Premier League players agree to 'play their part', says PFA chief executive

Ruben Hill
April 8, 2020

Professional Footballers' Association chief Gordon Taylor has donated £500,000 to the Charitable Fund established by Premier League players for the NHS and those affected by the coronavirus pandemic.

Speaking at a meeting of the FA council on Tuesday, Clarke said the consequences of COVID-19 would strike clubs at all levels, from the Premier League to grassroots, and urged those with the wherewithal to "contribute".

The financial implications of football's suspension has already led to several clubs taking action, with Tottenham, Newcastle, Bournemouth, Norwich and Liverpool announcing plans to furlough non-playing staff - though the latter has since reversed the decision amid much criticism.

"We must have a plan to ensure that English football is not decimated should this season be lost and next season blighted", continued Clarke.

"Ultimately, the very heavy losses that we face will have to be dealt with or else clubs or other enterprises who depend on football for income will go out of business".

The English football association the FA is afraid that the clubs and even whole leagues, will go falling over due to the coronacrisis.

Masters said the Premier League faces losses of at least 1 billion pounds ($1.2 billion) if the season can not be completed.

On Monday, England men's manager Gareth Southgate and women's boss Phil Neville said they would take a 30% pay cut.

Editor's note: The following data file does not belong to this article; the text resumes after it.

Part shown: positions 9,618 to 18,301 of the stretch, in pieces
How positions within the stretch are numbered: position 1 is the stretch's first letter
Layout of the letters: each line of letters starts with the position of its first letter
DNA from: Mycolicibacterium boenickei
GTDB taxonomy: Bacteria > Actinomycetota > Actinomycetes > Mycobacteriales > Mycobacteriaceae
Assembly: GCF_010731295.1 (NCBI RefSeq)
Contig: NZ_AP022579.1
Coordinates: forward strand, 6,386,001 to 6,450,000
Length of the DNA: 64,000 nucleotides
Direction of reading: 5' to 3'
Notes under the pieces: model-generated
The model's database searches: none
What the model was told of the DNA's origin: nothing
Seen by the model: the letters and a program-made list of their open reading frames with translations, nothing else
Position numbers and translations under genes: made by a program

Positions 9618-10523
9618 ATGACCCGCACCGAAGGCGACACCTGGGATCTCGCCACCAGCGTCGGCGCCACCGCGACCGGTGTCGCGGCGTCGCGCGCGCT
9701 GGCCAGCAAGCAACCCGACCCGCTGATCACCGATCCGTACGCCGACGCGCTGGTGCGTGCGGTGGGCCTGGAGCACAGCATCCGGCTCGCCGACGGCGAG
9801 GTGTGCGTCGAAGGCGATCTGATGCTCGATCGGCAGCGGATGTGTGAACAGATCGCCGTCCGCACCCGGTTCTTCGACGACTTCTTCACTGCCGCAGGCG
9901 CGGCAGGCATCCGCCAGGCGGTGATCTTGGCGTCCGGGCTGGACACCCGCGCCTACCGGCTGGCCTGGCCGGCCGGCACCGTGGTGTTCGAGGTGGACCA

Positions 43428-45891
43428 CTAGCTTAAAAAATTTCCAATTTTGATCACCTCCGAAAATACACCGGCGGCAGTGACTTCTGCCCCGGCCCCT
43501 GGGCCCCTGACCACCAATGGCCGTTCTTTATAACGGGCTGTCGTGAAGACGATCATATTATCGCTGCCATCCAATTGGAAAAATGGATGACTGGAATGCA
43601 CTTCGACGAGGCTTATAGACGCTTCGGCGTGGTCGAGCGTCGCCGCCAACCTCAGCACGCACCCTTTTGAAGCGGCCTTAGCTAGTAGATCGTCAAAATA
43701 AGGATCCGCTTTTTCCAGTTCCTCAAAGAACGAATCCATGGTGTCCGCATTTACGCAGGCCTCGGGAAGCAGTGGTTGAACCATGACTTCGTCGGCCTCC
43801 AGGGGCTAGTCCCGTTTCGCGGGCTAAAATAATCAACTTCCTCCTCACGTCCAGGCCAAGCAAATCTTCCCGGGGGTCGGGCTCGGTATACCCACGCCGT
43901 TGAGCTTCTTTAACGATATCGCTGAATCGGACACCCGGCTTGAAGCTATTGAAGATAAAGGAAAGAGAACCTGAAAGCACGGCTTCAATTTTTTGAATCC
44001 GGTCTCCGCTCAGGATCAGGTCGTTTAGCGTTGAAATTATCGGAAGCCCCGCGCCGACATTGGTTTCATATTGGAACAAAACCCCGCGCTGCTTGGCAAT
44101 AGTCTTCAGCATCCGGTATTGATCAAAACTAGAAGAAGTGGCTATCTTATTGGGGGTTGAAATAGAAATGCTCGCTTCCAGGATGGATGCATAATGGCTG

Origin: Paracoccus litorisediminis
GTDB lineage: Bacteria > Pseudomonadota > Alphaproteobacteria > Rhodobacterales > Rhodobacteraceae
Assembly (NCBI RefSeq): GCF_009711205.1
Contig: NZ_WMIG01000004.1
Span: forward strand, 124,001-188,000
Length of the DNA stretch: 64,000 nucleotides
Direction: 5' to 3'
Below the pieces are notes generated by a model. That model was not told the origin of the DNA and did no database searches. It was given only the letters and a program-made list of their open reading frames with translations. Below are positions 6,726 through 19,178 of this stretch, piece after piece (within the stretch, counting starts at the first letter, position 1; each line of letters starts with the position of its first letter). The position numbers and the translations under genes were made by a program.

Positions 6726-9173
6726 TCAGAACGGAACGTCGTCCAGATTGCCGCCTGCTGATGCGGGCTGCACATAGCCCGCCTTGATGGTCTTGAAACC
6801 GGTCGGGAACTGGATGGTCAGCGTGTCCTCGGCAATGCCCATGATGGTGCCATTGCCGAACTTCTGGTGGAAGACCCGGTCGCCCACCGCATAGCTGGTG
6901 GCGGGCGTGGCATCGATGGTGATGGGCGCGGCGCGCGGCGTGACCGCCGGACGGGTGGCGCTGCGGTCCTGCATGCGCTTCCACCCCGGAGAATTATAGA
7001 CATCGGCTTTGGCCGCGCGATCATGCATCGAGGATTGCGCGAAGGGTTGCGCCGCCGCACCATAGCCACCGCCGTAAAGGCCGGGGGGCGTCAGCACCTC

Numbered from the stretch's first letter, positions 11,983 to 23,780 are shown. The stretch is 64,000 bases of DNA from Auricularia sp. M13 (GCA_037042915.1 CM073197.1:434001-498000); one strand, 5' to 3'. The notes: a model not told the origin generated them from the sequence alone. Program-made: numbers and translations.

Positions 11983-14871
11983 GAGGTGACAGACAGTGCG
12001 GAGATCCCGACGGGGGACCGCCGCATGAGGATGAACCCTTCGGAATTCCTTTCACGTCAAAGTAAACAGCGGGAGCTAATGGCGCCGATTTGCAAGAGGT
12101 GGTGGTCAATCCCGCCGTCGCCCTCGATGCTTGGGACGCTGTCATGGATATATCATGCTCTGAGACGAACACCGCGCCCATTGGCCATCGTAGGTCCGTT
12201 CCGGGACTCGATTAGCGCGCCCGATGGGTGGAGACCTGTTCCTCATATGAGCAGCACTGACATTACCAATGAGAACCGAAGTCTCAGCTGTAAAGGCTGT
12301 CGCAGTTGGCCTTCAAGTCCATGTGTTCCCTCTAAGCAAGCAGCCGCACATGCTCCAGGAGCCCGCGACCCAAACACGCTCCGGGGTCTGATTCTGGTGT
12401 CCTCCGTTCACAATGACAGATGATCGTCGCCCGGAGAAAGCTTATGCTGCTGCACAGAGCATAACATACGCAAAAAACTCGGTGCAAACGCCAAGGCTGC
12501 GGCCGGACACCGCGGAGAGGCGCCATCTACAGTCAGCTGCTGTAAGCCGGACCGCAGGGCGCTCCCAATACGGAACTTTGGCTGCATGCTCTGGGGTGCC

In a searing statement, he warned: "Football faces economic challenges beyond the wildest imagination of those who run it".

"Many communities could lose the clubs at their heart with little chance of resurrection", Clarke conceded. "In the face of this unprecedented adversity, all the stakeholders within the game from players, fans, clubs, owners and administrators need to step up and share the pain to keep the game alive".

Sky TV and BT Sport are now in talks with the league, but Sky last night confirmed that no decisions had yet been taken on finances, and a spokesman said: "We are working closely with the Premier League so we understand what they are trying to do".

Under the scheme implemented to help businesses survive the national lockdown, staff can be put on furlough and receive 80% of their salaries from the government, up to a maximum of 2,500 pounds ($3,000) a month.

Acknowledging that it was a mistake, Moore said: "We believe we came to the wrong conclusion last week to announce that we meant to apply to the Coronavirus Retention Scheme and furlough staff due to the suspension of the Premier League football calendar, and are truly sorry for that".

Tottenham has come under pressure from fans to follow Liverpool in reversing its decision to use public money to pay employees.

Other reports by Click Lancashire

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